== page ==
There are some good calls, some bad ones and some that make you wonder about the power of sight! Whether made with pure hearts or simply a result of an erroneous conscience, these 10 calls are possibly the worst ever witnessed in the history of baseball.
10. The Pine Tar Incident
In July, 1983, the Kansas City Royals took on the New York Yankees in a regular season game. Down 4-3 in the bottom of the ninth, the Royals’ George Brett smashed a home run, eventually allow the Royals to grab a 5-4 win. Yankees manager, Billy Martin came up to home plate umpire Tim McClelland and stated that Brett had used an illegal substance on his bat. The pine tar used to increase grip hasn’t been known to affect the hitting capabilities of the bat.
Even if used beyond the acceptable margins, the maximum punishment is to put that bat out of the game. However, umpire McClelland decided to cancel Brett’s home run and awarded the game to the Yankees. An official protest saw this decision being thrown out of the window and the game was slated to be replayed after Brett’s homer, at a later date. The result remained the same as the Royals won 5-4.
09. A Heavy Price Tag
When the Colorado Rockies entered the bottom of the 13th inning in the 163rd game of the 2007 season, against the San Diego Padres, at stake was the wild card slot for the playoffs. Down 8-6, the Rockies had a huge triple, through Matt Holliday, tying the scores at 8 a-piece. Todd Helton came up to bat next, and was walked intentionally, bringing Jamey Carroll to bat. Holliday decided to take advantage of a line drive and tried for home.
Brian Giles picked up the ball and sent it flying towards home, hoping to beat Holliday in the process. Padres’ catcher Michael Barrett had the plate covered and the throw was good. He tagged a sliding Holliday and after a slight delay, the call was safe. Replays clearly showed that Holliday never got close to the home plate, thereby being rightly out – a fact not denied by Holliday himself. However, the umpire on the night, our very own Tim McClelland, decided to play him safe.
08. What Strikeout?
Game two of the 2005 American League Champion Series saw the Chicago White Sox take on the Los Angeles Angels of Anaheim. A. J. Pierzynski, catcher for the Sox, came up to bat against Kelvim Escobar. Tied at 1-1, the game was truly in the balance. Despite missing a swing at strike three, Pierzynski was allowed to take first base after the third strike allegedly bounced out of the catchers’ mitt.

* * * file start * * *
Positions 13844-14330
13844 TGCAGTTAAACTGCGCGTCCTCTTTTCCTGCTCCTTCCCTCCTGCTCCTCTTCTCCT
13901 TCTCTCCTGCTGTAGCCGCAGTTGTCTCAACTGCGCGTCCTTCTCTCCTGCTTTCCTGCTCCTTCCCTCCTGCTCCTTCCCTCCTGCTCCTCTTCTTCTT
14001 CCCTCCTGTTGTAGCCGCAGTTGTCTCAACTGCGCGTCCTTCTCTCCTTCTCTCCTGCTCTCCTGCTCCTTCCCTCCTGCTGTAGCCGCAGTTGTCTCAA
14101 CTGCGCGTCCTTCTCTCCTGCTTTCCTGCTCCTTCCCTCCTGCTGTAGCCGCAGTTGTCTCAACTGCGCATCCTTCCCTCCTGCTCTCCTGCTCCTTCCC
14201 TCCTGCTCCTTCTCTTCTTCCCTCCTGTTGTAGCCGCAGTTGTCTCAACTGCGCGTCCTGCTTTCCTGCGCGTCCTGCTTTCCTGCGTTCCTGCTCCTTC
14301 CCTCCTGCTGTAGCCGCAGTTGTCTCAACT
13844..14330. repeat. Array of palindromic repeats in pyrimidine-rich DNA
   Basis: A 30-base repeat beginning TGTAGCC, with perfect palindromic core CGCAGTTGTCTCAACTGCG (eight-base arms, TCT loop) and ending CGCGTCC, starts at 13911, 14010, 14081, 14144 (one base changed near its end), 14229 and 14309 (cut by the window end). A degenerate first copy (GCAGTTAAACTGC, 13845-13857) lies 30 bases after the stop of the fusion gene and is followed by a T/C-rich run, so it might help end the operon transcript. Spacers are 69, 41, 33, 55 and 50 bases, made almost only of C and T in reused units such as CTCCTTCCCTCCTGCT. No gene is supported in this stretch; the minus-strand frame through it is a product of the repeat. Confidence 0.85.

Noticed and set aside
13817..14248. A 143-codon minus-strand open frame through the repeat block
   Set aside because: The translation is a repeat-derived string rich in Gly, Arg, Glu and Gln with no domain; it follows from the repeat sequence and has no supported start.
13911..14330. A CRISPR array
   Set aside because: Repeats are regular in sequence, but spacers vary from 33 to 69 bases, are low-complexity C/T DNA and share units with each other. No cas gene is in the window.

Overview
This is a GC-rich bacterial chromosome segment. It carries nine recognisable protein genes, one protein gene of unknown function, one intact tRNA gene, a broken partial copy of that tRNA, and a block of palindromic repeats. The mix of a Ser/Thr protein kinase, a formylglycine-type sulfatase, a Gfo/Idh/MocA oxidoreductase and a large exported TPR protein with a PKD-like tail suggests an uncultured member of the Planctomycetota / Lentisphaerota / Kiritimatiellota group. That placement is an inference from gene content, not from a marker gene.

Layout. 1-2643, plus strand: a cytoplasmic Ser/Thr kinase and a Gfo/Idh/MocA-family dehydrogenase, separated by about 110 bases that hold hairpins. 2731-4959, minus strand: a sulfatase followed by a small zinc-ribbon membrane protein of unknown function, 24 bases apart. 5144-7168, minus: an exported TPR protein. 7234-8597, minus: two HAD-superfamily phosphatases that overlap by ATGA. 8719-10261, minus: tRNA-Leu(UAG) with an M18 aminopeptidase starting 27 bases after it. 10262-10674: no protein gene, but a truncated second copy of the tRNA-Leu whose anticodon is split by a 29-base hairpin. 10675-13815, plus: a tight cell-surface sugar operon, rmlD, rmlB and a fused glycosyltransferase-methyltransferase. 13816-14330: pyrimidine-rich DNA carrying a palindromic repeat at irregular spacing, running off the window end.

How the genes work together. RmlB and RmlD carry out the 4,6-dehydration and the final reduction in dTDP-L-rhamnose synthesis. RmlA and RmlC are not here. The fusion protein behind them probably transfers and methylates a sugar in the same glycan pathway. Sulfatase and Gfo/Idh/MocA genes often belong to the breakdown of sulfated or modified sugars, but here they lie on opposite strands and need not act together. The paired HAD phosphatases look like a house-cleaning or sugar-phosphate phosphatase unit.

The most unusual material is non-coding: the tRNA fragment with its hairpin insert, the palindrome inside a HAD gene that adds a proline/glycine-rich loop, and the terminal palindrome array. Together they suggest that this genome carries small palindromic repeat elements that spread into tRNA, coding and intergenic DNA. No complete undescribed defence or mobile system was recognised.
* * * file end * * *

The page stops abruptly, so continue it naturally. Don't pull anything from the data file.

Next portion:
Pierzynski took a few steps towards the dugout, realised that the strike hadn’t been called, turned to run towards first base. Before anyone knew what had happened, he was safe while the Angels were left wondering what had happened. Umpire Doug Eddings (no McClelland here) made no audible call however there was a sort-of clenching of the fist. There was no use of the no-catch signal either, thereby making things seem even more suspicious.
Pierzynski was replaced by a pinch runner who went on to score the winning run.
In Game three of the 1975 World Series, the Boston Red Sox played against the Cincinnati Reds. Cesar Geronimo led off the tenth inning with a single, before Ed Armbrister dropped down a bunt that bounced high in front of home plate. As catcher Carlton Fisk came forward to field the ball, Armbrister intentionally collided with him and the throw went wild.
A protest for interference was made against Armbrister but umpire Larry Barnett decided against it. Joe Morgan then hit a single that went on to give the Reds a 6-5 win. This loss is said to have demoralised the Red Sox so badly that they went on to lose the World Series.
At the 1993 World Series, Ron Gant of the Atlanta Braves singled out to left field. As he rounded first and was heading into second, when the throw came in surprisingly quickly, forcing him to retreat to first. Kent Hrbek, the rather large first baseman for the Minnesota Twins tried a tag on Gant, which more or less pushed the, relatively, tiny Gant over.
Gant was already off balance and umpire Drew Coble believed that it was his own momentum that bowled Gant over. The Braves would lose that game and the series as well.
05. Crowd Control
A 12-year old Yankee fan turned the 1996 American League Championship Series against the Baltimore Orioles, right from game one. Down 4-3 at the bottom of the eighth, the Yankees had phenom Derek Jeter at bat. His long fly ball out to right field was tracked by Tony Tarasco. As Tony backed up against the wall to make the catch, 12-year old Jeffery Maier reached down and deflected the ball.